Washington State University will lead the cooperative extension services of University of Arkansas, Cornell University, and Iowa State University in a $1 million USDA Food and Nutrition Service school garden pilot program. USDA Secretary Tom Vilsack announced the award on April 7th:
“School gardens hold great promise for educating our kids about food production and nutrition,” said Vilsack. “Learning where food comes from and what fresh food tastes like, and the pride of growing and serving your own fruits and vegetables, are life-changing experiences. Engaging kids in our efforts to end childhood hunger and curb childhood obesity is critical if we are going to succeed.”
Iowa State Extension 4-H and Youth Development specialist Janet Toering was quoted in a recent press release, which described the four main goals of the project:
- Increase fruit and vegetable consumption: “We want to increase kids’ access to and consumption of fruits and vegetables through hands-on learning about growing food,” Toering said.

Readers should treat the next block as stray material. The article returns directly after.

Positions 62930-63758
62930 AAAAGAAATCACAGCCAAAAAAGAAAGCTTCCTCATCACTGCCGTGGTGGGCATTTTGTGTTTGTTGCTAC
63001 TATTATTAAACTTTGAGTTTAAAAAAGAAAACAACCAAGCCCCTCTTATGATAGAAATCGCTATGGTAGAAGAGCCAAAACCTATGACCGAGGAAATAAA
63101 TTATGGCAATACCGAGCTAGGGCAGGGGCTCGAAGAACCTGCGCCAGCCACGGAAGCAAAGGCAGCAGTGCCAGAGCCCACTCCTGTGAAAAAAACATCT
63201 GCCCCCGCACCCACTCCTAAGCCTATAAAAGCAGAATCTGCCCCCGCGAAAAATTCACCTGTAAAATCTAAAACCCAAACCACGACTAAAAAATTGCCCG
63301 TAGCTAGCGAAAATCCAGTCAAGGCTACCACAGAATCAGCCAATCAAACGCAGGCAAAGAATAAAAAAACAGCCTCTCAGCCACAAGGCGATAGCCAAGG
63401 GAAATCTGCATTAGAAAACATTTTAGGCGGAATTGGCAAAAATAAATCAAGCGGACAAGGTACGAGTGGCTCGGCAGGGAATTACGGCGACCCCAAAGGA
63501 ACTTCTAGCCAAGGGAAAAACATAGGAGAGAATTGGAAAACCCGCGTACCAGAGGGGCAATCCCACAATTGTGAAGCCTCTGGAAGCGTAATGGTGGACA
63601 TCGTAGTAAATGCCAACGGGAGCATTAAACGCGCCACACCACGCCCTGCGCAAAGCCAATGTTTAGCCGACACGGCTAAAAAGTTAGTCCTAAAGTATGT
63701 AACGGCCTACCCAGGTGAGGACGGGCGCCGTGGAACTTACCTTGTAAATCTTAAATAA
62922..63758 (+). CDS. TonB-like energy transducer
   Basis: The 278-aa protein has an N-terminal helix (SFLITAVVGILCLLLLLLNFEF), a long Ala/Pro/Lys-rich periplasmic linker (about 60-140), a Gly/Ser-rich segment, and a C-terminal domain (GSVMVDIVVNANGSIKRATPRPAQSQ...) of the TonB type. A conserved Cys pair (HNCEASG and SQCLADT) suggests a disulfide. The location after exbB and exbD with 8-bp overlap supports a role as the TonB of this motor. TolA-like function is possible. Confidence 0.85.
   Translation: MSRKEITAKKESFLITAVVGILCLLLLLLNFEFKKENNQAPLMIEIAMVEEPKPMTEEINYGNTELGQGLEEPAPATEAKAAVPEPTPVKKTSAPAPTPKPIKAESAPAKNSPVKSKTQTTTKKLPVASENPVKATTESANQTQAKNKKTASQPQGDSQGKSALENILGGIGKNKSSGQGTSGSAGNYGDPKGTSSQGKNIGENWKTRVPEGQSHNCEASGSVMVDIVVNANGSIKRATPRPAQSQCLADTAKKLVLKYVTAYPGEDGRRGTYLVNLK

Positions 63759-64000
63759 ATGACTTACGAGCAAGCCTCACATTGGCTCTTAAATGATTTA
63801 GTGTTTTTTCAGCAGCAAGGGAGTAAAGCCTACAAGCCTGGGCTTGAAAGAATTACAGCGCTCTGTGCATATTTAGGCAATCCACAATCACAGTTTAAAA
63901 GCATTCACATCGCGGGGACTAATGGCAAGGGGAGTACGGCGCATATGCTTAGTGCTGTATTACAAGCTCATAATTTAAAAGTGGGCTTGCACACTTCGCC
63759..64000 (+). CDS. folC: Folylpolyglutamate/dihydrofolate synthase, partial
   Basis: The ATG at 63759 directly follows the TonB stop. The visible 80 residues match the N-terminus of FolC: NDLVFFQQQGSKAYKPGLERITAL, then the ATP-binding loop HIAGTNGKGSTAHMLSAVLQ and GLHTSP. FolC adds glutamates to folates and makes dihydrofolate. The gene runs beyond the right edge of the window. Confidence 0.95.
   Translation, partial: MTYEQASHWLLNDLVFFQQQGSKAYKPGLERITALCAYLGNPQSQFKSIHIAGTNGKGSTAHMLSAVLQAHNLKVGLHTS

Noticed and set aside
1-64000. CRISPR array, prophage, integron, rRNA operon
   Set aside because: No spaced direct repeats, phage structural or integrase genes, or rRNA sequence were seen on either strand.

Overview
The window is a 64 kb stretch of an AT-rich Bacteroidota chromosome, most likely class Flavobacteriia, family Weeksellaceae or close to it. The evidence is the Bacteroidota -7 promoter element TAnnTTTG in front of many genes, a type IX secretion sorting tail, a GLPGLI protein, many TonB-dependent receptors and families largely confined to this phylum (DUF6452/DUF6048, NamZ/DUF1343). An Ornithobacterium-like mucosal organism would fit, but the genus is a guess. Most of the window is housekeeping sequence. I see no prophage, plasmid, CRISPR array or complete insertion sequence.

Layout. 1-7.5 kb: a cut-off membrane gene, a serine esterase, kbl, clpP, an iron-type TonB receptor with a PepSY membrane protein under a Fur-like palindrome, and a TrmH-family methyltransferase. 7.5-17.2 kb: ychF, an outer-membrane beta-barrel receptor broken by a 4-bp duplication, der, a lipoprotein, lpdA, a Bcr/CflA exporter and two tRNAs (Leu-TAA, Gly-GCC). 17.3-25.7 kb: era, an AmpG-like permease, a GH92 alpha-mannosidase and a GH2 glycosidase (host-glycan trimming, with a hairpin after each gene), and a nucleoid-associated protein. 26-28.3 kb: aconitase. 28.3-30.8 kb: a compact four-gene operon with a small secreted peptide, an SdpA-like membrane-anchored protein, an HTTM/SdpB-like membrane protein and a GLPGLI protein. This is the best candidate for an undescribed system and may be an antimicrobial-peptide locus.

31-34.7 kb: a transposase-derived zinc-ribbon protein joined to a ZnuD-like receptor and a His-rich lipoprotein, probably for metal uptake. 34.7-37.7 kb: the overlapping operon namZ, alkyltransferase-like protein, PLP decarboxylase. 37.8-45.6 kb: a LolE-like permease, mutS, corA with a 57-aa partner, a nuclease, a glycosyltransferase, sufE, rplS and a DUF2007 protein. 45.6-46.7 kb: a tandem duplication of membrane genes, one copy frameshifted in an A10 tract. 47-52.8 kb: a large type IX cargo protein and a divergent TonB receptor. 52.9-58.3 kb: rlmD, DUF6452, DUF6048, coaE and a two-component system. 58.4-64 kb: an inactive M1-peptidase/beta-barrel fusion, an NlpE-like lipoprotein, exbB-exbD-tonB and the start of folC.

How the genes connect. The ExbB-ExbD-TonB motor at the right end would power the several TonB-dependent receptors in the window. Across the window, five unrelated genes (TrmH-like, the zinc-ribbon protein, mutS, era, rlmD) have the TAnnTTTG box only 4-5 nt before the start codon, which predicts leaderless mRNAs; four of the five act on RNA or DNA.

- Empower youth in their communities: Youth will be highly involved in building and sustaining the gardens to maximize their interest and learning.
- Contribute toward a sustainable environment and food system: The pilot will help kids and educators appreciate the public health, environmental and social benefits gardens provide to local communities, such as physical activity, the connection to nature, fresh food production, social networks and sustainability.
- Build a nationwide network: Extension educators and volunteers will work across disciplines to leverage existing federal, state and local investments in programs like SNAP-ED (Supplemental Nutrition Assistance Program Education), 4-H Youth Development, Master Gardeners and other community-based horticulture programs through a common garden-based learning program.
Congratulations Washington State (and Cornell, and Arkansas, and Iowa State)!
Bill Hoffman, USDA/NIFA